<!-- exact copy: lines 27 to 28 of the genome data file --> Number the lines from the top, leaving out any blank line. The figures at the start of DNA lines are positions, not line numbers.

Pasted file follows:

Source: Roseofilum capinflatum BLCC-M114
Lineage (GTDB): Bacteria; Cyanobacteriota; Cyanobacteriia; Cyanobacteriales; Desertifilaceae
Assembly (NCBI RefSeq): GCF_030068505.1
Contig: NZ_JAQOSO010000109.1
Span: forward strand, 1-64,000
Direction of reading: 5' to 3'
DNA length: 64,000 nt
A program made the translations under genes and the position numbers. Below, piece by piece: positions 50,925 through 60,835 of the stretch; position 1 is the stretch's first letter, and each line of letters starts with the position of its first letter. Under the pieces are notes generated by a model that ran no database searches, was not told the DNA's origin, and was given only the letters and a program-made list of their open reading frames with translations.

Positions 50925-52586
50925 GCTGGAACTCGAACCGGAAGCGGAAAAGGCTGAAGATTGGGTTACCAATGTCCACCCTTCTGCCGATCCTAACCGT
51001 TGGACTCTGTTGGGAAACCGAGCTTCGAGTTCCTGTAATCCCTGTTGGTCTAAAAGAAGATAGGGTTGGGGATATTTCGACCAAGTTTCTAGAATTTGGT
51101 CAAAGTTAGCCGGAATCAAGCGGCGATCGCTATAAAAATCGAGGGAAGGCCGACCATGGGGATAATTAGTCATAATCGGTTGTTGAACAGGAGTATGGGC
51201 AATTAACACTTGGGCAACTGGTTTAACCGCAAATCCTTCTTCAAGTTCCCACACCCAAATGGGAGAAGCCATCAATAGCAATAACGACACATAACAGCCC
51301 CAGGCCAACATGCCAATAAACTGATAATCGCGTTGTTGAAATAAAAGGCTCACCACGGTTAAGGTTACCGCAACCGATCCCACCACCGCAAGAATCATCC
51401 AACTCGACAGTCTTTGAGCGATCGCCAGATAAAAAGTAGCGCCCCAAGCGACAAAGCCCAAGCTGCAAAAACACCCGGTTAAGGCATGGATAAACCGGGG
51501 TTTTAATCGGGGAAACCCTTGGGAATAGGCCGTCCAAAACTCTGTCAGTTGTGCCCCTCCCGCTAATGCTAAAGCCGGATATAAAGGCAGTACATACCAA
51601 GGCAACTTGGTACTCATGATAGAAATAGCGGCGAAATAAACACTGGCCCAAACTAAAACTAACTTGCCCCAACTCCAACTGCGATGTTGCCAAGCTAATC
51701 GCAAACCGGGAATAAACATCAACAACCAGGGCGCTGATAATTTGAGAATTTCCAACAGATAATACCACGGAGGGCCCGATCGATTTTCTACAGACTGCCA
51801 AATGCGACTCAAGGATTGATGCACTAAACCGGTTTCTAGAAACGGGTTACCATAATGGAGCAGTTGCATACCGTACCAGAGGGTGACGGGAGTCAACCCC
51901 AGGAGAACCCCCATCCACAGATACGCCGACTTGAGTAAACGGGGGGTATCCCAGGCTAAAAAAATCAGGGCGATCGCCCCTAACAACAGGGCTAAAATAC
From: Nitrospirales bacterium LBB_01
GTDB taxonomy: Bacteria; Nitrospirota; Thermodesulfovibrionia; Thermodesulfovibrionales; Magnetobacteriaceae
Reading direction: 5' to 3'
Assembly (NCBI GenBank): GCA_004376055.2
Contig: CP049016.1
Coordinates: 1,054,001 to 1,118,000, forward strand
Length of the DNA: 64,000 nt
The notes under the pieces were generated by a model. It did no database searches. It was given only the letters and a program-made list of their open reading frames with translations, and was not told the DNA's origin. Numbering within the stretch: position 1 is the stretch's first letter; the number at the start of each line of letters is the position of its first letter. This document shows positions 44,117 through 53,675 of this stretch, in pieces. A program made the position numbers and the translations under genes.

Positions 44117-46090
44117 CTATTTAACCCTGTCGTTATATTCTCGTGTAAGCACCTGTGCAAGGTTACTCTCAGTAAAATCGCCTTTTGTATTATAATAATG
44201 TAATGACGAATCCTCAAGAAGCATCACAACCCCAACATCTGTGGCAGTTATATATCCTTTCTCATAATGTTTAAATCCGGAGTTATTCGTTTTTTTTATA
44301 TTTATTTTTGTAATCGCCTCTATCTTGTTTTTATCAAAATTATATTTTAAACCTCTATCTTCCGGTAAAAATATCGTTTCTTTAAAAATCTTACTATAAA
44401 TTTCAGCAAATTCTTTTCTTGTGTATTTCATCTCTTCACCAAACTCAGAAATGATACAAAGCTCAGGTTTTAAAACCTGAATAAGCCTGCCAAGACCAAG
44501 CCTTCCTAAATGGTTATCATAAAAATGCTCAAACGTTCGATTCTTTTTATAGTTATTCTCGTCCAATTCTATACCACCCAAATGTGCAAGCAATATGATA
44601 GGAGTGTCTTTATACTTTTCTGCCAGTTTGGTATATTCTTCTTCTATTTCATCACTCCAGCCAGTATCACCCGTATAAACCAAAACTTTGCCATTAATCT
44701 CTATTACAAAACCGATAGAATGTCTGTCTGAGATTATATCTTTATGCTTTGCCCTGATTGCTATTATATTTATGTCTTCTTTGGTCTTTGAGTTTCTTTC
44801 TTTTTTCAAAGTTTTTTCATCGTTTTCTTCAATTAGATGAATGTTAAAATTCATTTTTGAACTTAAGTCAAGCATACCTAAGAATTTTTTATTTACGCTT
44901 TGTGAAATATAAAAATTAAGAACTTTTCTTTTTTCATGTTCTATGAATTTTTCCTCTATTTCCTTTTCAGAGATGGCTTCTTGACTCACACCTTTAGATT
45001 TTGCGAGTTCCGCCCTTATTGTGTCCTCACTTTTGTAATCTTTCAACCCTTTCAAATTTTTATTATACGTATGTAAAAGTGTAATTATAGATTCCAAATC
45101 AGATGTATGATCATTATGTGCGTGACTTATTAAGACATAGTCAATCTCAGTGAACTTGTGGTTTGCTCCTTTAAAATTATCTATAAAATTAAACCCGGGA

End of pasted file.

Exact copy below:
Length of the DNA: 64,000 nt
The notes under the pieces were generated by a model. It did no database searches. It was given only the letters and a program-made list of their open reading frames with translations, and was not told the DNA's origin. Numbering within the stretch: position 1 is the stretch's first letter; the number at the start of each line of letters is the position of its first letter. This document shows positions 44,117 through 53,675 of this stretch, in pieces. A program made the position numbers and the translations under genes.